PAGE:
Not only does our cell phone have all our contacts, know all our account numbers and passwords, know where we've been and where we're going, know about our love life, spell for us, but now it knows if we're depressed.

A study released this week suggests phone usage data can be used to diagnose mental states — in particular, depression.

David Mohr, one of the authors of the study and director of the Center for Behavioral Intervention Technologies at Northwestern University Feinberg School of Medicine says: “We found that the more time people spend on their phones, the more likely they are to be more depressed,”  Researchers also found that spending lots of time at home was linked to depression—and that phone data like this could predict with 87% accuracy whether someone had symptoms of depression.

According to News Discovery:

Researchers analyzed GPS data and phone usage for 28 individuals over two weeks. The participants were also given a widely used standardized questionnaire that measures depressive symptoms. Of the participants, 14 did not have any signs of depression and 14 had symptoms ranging from mild to severe depression.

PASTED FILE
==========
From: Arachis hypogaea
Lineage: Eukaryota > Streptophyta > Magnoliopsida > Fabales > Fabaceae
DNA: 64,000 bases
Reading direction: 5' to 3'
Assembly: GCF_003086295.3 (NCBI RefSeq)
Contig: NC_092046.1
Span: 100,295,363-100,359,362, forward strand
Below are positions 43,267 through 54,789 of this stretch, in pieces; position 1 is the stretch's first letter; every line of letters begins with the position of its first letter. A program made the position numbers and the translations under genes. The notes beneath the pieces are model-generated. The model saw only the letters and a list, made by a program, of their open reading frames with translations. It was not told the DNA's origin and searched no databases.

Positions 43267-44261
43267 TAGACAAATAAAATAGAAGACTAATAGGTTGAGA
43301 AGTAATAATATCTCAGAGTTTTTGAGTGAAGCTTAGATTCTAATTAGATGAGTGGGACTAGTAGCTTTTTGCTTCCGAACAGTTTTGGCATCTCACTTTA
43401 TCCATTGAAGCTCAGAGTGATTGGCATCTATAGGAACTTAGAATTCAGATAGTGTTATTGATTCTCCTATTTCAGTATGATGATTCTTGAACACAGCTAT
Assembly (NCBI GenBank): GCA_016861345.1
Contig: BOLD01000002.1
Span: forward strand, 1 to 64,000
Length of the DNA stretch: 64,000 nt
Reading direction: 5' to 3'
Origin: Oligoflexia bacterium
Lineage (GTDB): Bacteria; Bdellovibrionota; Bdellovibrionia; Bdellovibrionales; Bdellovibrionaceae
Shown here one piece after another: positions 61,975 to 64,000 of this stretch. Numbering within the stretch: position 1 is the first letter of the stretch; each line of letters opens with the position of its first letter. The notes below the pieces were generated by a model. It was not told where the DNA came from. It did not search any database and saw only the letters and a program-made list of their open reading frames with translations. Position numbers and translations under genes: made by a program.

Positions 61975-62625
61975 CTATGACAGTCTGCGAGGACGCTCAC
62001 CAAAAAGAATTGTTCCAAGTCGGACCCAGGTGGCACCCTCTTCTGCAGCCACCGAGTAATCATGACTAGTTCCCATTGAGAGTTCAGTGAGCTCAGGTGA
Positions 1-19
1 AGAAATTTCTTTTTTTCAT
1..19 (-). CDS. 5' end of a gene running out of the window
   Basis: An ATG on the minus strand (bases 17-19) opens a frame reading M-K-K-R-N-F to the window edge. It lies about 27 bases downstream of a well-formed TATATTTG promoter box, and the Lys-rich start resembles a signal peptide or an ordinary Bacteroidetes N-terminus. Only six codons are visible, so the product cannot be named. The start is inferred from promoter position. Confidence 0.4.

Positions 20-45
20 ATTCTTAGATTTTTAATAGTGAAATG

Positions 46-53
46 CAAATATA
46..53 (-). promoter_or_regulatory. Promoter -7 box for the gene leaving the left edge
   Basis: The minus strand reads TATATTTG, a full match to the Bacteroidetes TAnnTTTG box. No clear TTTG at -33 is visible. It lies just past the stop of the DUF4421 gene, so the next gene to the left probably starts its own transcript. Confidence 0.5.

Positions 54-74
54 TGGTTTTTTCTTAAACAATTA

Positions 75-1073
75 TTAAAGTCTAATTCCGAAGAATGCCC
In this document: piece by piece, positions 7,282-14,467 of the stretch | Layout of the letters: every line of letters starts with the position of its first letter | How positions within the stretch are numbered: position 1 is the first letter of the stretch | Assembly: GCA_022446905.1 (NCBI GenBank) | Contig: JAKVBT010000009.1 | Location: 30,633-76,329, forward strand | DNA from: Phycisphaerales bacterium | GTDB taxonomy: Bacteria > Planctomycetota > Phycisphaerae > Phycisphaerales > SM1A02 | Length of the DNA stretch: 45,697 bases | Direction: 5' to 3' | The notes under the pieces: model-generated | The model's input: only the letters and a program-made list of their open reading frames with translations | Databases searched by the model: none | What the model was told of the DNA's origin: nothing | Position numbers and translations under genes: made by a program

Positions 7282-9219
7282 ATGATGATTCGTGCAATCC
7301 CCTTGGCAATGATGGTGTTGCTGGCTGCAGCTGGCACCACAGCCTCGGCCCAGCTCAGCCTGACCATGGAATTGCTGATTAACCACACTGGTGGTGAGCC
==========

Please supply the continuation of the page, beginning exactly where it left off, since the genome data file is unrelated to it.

According to the study, the more time a person spent using a smart phone, the more likely that person was to be depressed. The average daily usage for depressed participants was about 68 minutes, compared to 17 minutes for non-depressed participants. GPS tracking revealed that those who spent most of their time at home, or in fewer locations, were more likely to have depressive symptoms.

The study was published this week in the Journal of Medical Internet Research.

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